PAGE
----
-Do not allow your new car to idle for long periods — this is good advice for the life of your car, but especially during breakin. -The oil pressure generated by doing so may not be sending oil to every part of your engine.
-Use only light to medium acceleration, keeping the engine rpms below 3,000 for the first few hours of driving.
2. Drive with care everyday
Being car considerate shouldn’t stop after the break-in. Drive with care every day and your car will reward you with longer intervals without repair.
-Do not race your car’s engine during start-up.This is a quick way to add years of wear to your engine, especially if it’s cold outside.
-Accelerate slowly when you begin your drive.The most wear to the engine and drive train occurs in the first ten to twenty minutes of operation.
-Warming the engine by letting it idle in the driveway is not a smart idea.The engine doesn’t operate at its peak temperature, resulting in incomplete fuel combustion, soot deposits on cylinder walls, oil contamination, and ultimately damaged components.
-Put less strain on your engine and automatic transmission by shifting to neutral at red lights. Otherwise, the engine is still working to push the car even while it’s stopped.
-Avoid driving at high speeds and accelerating quickly, especially when it’s very hot or very cold outside. Such driving behavior will result in more frequent repairs.
-Extend the life of your tires with careful driving. Observe posted speed limits. Avoid fast starts, stops, and turns. Avoid potholes and objects on the road. Don’t run over curbs or hit the tire against the curb when parking. And, of course, don’t burn rubber.
-When turning your steering wheel, don’t hold it in an extreme right or left position for more than a few seconds. Doing so can damage the power-steering pump.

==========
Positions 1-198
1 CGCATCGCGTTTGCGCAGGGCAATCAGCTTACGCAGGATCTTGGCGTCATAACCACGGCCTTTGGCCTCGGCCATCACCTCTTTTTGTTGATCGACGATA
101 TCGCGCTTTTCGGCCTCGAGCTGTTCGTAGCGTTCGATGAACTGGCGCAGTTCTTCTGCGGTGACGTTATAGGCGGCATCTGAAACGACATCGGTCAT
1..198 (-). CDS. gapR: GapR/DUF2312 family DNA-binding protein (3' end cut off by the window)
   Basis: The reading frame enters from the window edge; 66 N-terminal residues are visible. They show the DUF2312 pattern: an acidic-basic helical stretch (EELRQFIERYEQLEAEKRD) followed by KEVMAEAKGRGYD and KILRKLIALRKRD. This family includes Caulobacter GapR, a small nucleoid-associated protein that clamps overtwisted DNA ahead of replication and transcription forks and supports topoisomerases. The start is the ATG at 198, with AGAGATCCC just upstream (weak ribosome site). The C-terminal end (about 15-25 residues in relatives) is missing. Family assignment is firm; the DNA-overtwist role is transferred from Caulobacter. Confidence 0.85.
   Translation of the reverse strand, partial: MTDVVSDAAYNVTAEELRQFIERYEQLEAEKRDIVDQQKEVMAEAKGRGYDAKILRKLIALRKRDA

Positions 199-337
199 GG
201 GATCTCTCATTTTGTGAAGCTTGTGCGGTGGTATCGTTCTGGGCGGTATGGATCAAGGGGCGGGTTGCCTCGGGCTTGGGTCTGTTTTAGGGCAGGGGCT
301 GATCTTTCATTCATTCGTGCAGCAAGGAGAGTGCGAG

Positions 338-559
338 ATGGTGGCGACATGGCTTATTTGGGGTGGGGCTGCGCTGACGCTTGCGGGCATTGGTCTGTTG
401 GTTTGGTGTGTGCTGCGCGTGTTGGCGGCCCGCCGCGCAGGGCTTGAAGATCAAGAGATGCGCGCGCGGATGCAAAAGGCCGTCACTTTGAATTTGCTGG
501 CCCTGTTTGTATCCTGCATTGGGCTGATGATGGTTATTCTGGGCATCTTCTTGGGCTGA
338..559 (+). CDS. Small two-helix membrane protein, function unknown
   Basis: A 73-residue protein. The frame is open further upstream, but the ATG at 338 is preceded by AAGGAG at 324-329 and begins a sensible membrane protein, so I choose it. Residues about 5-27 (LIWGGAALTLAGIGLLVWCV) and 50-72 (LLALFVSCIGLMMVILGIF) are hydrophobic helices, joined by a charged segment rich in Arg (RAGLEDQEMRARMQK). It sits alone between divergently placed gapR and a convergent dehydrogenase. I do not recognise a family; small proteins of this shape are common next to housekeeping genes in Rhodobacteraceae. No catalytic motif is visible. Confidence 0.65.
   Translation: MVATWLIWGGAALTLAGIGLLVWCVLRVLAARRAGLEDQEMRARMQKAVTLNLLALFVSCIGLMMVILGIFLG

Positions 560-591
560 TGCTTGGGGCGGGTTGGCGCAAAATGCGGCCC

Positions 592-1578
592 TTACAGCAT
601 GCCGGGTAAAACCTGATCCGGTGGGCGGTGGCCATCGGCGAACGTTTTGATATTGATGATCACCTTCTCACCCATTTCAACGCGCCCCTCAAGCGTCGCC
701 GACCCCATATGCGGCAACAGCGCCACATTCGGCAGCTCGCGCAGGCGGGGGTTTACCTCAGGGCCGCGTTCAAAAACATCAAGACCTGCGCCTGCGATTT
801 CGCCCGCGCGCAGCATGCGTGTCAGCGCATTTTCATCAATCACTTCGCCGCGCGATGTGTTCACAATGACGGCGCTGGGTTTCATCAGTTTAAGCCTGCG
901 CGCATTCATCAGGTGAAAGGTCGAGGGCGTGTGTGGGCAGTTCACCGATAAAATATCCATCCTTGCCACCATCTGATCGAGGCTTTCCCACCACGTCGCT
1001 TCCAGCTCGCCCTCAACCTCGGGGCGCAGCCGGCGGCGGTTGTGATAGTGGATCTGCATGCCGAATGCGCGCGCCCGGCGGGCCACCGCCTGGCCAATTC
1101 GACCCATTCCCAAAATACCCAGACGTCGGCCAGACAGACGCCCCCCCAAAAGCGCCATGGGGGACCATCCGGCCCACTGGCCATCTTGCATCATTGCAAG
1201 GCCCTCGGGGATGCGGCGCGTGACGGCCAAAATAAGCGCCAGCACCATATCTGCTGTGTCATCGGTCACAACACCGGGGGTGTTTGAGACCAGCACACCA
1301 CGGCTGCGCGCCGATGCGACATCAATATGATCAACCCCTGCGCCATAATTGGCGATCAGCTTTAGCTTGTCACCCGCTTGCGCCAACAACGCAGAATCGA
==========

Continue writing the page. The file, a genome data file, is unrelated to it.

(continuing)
-Consolidate your short driving trips. Most of the wear and tear — as well as the pollution your car generates — takes place in the first few minutes of driving. Doing several errands at once, during low traffic hours if possible, will keep your engine happier longer.
3. Buy gas at reputable service stations
Ask whether the gas you buy is filtered at the pump and if the station has a policy about changing the pump filters regularly. If you get a song and dance, find another gas station. Some stations don’t have pump filters, making you more vulnerable to dirty gasoline. Other stations may not mix alcohol and fuel properly — or worse, water down their product. Find a station you trust and stick to it.
4. Don’t fill up if you see the tanker
If you happen to see a gasoline tanker filling the tanks at your local gas station, come back another day or go to a different station. As the station’s underground tanks are being filled, the turbulence can stir up sediment. Sediment in your gas can clog fuel filters and fuel injectors, causing poor performance and possibly necessitating repairs.
5. Go easy when you’re stuck